12 Replies
Trina Rimmer

Great question, Tracy. I'm not aware of any industry-wide best practice or standard for pilot group size. I'm sure each person has their own ideas, but I prefer a group of 3 to 5. I tend to prototype as I go along, so a pilot group of this size is small enough to be manageable, but still large enough to give me some diversity of opinions, experiences, and operating environments. Obviously if I was working on a really high-risk, high-profile project the pilot group might be a bit larger. 

Brenda Tyedmers

I've used groups of 5 to 15 depending on the content. In the case of two critical HS modules for supervisors, where 2000 people would be taking 1.75 hours of training, we designated a group of 15 that included supervisors with either an affinity for and an aversion to e-learning (as well as HS coordinators who had no involvement with the course development, and a couple people from the HelpDesk who would be fielding help requests). We also tried to choose people who are known for being picky and giving very specific constructive feedback.  We also had people launch the learning on business and home devices and a range of browsers to see what if any technical issues emerged. As a result, the full release was  smooth, the voluntary completion rate high, the feedback very positive.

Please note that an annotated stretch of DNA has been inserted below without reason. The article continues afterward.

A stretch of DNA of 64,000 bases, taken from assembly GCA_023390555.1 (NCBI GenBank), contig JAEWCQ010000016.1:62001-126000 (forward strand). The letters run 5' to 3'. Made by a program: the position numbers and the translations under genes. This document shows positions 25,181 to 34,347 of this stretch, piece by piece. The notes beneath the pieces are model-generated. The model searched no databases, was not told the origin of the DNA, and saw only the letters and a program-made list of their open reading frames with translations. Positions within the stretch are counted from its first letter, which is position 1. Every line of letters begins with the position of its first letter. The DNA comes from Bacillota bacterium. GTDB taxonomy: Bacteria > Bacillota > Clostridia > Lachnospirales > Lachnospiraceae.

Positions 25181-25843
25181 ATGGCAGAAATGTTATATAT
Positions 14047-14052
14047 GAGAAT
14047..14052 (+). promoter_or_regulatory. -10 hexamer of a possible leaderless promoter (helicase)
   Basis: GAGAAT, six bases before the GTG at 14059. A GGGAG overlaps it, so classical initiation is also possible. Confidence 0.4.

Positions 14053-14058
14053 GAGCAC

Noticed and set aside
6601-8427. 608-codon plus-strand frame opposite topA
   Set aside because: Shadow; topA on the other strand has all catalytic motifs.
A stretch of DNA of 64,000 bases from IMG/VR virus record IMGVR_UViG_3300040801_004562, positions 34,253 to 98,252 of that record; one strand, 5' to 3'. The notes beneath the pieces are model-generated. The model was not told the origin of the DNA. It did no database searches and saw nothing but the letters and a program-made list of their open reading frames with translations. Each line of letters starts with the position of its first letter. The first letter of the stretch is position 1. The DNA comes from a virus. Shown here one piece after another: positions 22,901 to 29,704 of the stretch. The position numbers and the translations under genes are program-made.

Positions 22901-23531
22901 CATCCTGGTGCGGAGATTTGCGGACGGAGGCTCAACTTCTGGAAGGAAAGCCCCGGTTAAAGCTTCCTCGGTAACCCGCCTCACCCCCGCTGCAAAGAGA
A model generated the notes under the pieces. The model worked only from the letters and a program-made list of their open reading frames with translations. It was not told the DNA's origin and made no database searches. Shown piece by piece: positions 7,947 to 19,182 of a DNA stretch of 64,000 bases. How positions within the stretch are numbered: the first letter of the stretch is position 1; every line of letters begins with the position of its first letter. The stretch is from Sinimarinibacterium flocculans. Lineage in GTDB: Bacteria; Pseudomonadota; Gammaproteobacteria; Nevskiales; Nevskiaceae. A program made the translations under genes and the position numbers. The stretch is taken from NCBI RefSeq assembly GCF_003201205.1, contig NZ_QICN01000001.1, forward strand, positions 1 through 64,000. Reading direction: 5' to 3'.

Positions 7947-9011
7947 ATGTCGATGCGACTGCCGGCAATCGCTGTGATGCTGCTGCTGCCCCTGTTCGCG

Luke Dart

6-9 people, In my experience different people look for different things so I would have a number of people who know the content inside out, a couple of people who have a vague idea of the content and a group of people who have no idea of the subject. I find that the SMEs will concentrate of the subject but may miss the finer points as they understand the message, the people who have no idea of the subject usually concentrate on the navigation or the look and feel of the course while the people who have a vague idea provide feedback on the understanding of the content.

All very important views but for different reasons.